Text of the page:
• some chordates posses these characteristics as adults; others as only embryos; but all have them at some stage of life
section 29 2 invertebrate chordates42
Section 29-2Invertebrate Chordates
  • 1. Notochord- a long, flexible supporting rod that runs through at least part of the body, usually along the dorsal surface just beneath the nerve cord
    • most chordates only have this during the early part of embryonic life
section 29 2 invertebrate chordates43
Section 29-2Invertebrate Chordates
  • Vertebrates will replace the notochord quickly with the backbone
  • 2. The second chordate characteristic- the hollow dorsal nerve cord- runs along the dorsal surface just above the notochord
section 29 2 invertebrate chordates44
Section 29-2Invertebrate Chordates
  • In most chordates, the front end of this nerve cord develops into a large brain
    • nerves leave this cord at regular intervals along the length of the animal, and connect it’s internal organs, muscles, and sense organs
section 29 2 invertebrate chordates45
Section 29-2Invertebrate Chordates
  • 3. The third chordate characteristic- the pharyngeal slits- are paired structures in the pharyngeal (or throat) region of the body
    • in aquatic chordates such as lancelets and fishes, the pharyngeal slits are gill slits that connect with the outside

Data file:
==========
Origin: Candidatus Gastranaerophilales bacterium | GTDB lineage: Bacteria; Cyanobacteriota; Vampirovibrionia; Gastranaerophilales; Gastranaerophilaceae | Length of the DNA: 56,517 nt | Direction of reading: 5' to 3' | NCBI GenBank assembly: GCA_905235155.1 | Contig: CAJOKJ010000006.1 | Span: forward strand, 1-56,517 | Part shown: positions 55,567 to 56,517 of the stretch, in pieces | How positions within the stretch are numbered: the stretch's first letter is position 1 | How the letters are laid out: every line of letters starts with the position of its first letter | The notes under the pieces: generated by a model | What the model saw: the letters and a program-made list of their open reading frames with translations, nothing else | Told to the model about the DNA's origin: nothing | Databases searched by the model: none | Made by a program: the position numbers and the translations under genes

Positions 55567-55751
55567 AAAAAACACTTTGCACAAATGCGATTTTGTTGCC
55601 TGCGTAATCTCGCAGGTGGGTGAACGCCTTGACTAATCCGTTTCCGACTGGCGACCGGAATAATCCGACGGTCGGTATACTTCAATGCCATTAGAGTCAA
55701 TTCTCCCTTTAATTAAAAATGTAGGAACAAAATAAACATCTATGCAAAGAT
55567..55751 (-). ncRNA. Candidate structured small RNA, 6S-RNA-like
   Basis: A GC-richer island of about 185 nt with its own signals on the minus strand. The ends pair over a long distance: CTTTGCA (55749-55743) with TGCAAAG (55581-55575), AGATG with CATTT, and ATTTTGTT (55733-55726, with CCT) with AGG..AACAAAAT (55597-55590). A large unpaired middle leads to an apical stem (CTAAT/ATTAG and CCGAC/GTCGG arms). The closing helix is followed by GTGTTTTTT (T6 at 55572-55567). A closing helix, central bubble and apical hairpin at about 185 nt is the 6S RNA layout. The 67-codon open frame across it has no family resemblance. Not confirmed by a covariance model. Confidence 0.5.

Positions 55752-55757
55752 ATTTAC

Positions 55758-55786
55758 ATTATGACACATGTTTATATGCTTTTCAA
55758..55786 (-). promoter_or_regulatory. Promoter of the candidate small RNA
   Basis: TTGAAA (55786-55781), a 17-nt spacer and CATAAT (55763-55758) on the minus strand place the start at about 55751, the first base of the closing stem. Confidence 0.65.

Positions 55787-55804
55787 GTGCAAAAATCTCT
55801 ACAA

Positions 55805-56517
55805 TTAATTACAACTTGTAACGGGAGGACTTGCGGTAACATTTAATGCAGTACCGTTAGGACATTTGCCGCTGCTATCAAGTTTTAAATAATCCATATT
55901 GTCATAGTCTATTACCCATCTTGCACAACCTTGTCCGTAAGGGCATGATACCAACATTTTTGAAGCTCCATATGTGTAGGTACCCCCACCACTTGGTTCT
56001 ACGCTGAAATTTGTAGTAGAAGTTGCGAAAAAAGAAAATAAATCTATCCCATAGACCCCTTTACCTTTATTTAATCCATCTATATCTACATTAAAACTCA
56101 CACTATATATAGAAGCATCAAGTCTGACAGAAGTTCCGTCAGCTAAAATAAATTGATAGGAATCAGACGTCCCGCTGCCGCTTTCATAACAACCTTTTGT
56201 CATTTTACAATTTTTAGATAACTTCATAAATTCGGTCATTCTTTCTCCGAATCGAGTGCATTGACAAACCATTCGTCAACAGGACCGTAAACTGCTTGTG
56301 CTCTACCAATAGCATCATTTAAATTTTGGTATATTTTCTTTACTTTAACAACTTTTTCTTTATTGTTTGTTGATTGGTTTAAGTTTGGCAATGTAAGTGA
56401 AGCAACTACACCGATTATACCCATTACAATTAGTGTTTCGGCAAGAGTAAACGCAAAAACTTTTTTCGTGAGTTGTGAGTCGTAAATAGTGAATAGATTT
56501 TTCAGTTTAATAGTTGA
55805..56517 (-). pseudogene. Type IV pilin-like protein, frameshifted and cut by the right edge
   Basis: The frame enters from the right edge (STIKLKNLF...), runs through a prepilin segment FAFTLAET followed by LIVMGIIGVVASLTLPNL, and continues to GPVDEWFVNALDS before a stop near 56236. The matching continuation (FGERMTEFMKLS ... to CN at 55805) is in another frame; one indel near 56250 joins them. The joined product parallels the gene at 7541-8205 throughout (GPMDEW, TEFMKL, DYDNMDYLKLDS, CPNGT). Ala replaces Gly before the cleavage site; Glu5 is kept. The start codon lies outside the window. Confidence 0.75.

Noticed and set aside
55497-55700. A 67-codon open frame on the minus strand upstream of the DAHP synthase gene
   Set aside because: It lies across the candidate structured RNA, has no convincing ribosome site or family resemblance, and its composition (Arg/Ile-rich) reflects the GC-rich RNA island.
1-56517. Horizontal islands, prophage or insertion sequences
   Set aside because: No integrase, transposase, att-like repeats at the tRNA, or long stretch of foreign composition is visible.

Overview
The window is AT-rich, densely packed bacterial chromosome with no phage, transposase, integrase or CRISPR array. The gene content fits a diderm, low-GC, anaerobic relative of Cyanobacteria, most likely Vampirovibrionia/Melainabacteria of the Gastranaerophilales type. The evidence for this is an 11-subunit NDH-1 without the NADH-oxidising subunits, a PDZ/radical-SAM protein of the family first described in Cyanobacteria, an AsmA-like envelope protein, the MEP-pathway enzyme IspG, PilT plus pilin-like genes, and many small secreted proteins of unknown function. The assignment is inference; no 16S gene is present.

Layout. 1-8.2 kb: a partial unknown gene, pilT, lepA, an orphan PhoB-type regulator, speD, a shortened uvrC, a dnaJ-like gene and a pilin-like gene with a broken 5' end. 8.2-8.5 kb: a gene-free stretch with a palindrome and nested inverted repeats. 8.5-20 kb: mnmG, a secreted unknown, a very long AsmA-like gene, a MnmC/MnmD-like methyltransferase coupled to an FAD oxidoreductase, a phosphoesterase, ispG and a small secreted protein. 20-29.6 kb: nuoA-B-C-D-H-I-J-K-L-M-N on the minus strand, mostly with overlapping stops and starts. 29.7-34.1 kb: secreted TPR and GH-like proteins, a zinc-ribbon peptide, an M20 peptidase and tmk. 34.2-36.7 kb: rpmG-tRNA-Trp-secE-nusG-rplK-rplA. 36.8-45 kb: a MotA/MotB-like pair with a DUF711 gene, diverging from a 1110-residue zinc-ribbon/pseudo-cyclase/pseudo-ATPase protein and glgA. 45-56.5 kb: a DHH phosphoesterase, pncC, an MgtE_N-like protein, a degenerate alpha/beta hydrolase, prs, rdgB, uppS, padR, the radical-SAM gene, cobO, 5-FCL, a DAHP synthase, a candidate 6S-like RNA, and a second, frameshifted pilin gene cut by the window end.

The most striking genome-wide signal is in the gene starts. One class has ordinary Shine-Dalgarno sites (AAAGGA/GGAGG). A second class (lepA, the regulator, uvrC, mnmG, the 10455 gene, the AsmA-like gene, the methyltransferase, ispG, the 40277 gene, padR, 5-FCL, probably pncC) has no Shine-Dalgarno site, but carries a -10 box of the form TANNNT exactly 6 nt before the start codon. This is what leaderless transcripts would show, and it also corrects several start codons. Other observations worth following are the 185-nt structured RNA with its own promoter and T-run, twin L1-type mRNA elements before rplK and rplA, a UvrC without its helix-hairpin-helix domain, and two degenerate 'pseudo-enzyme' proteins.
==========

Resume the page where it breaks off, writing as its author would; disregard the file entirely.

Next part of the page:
section 29 2 invertebrate chordates46
Section 29-2Invertebrate Chordates
  • In terrestrial chordates that use lungs for respiration, pharyngeal slits are present for only a brief time during the development of the embryo
    • they soon close up as the embryo develops- page 283
section 29 2 invertebrate chordates47
Section 29-2Invertebrate Chordates
  • In humans, pouches form in the pharyngeal region, but never open up to form slits
    • thus, some scientists consider the pharyngeal pouches, not slits, as the “true” chordate characteristic
section 29 2 invertebrate chordates48
Section 29-2Invertebrate Chordates
  • Tunicates- small marine chordates that eat plankton they filter from the water
    • name from a special body covering called the tunic
    • only the tadpole-shaped larvae have the notochord and dorsal nerve cord
section 29 2 invertebrate chordates49
Section 29-2Invertebrate Chordates
  • Examples of tunicates are the sea squirts Figure 29-11, page 646
    • adults are sessile, living as colonies attached to a solid surface; larvae are free swimming
section 29 2 invertebrate chordates50
Section 29-2Invertebrate Chordates
  • Lancelets- small fishlike creatures; live in sandy bottoms of shallow tropical oceans
    • unlike tunicates, the adult lancelets have a definite head; a mouth that opens into a long pharyngeal region with up to 100 pairs of gills
section 29 2 invertebrate chordates51
Section 29-2Invertebrate Chordates
  • Figure 29-12, page 646
    • feed by passing water through their pharynx, where food particles are caught in a sticky mucus; lack any jaws
    • have a primitive heart pumping blood through closed circulation
section 29 2 invertebrate chordates52
Section 29-2Invertebrate Chordates
  • Lancelet’s muscles are organized into V-shaped units on either side of the body
    • each muscle unit receives a branch from the main nerve cord; lack any appendages
    • similar system found in all living vertebrates
section 29 2 invertebrate chordates53
Section 29-2Invertebrate Chordates
  • How Do Invertebrate Chordates Fit Into the World?
    • By studying the invertebrate chordates, it is like using a time machine to study the ancestors of our own subphylum